And so we started to think maybe the idea is to make a really good canned cocktail, and it has to come from a craft angle as opposed to a Jim Beam or a really big company; their approaches are very different [from] ours. We started to make these spritz cocktails, which are based on Italian spritz but with California craft products. We asked our visitors to come back and do a blind tasting and pick the winners, basically — we did a whole bunch of flavors or profiles, and then they picked. Then, we went with the top three that they thought were good. And so that’s how we started our spritz line in 2019.
And then, lo and behold, there was a pandemic [in 2020], and most people weren’t going out to bars or restaurants, so we were really well positioned at that time. We had just added the Highballs, so people were picking them up at their local Whole Foods. Then the non-alcoholics were right on the heels of that because people were like, “Oh, those are great, but what about me? I’m not drinking. I’m pregnant,” or “I want something in between drinks.” And then we were like, “Challenge accepted! Can we make a non-alcoholic cocktail?” It’s not like a soda. It’s different, it’s held in a different place. It’s a little more of an occasion. A little something where you’re like, “Oh, yeah, I’m having something special.”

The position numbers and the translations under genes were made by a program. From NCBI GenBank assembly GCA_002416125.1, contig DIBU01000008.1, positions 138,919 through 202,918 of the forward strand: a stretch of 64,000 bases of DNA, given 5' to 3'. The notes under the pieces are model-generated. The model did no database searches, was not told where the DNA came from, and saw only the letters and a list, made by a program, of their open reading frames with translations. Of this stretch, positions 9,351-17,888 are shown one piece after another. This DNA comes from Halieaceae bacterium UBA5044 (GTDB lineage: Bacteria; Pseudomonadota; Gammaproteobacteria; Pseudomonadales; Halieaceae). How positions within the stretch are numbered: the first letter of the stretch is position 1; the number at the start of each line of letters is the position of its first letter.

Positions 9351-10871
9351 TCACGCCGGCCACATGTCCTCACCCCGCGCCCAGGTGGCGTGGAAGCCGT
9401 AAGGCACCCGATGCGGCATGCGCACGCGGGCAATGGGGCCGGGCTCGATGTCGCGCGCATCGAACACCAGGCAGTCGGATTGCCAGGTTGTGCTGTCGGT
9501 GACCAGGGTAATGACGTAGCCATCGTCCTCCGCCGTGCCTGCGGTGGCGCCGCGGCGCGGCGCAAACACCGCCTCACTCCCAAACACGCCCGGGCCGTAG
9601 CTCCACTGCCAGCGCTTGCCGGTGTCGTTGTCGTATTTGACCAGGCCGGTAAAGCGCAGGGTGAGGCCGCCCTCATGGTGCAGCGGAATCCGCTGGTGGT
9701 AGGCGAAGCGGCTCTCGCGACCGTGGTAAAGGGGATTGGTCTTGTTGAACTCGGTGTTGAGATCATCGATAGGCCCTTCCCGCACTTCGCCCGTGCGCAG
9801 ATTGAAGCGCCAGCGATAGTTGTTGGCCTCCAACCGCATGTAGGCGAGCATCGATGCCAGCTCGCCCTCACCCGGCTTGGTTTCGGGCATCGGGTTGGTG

CW: It is a really nice thing to have in those moments.
LM: I will say that on social media, the non-alcoholic drinks are what people write to us most about. So that I find to be interesting.
CW: That is interesting. Why do you think that is?
LM: There is a real need. Usually, if people reach out, it’s about bad news, right? So, it’s very nice to hear from people who genuinely liked it or were surprised to get it. It makes my day to see this.
CW: Do you think it’s a younger consumer that’s looking for [non-alcoholic] options?
LM: Yeah, I think so. But that is purely anecdotal. My 80-year-old mother, when she comes to visit, she enjoys the latest one we just put out. It’s called the Un-Spritz — part of that “Un” line, and it’s hibiscus. It’s her choice of drink when she comes here, just for something a little festive that won’t interact with all her medications.
CW: What is the process like for formulating recipes? Is there a difference between the non-alcoholic and alcoholic spritz recipe development, or is it, like you said, the same approach as spirits?
LM: It’s very much the same approach — at least, to a certain point. We do a lot of tea-based stuff, meaning it’s in boiling water so that we can see what we can extract from it. Then some of it is alcohol that has been boiled off. Un-rum is a good example — once you boil it off, we know there’s a moment where we still get some of that flavor of sugar cane and molasses, which are indicative of having a rum drink. It’s really hard to do any other way to get it right other than going through this process of boiling alcohol. It’s a lot like perfumery but for the mouth.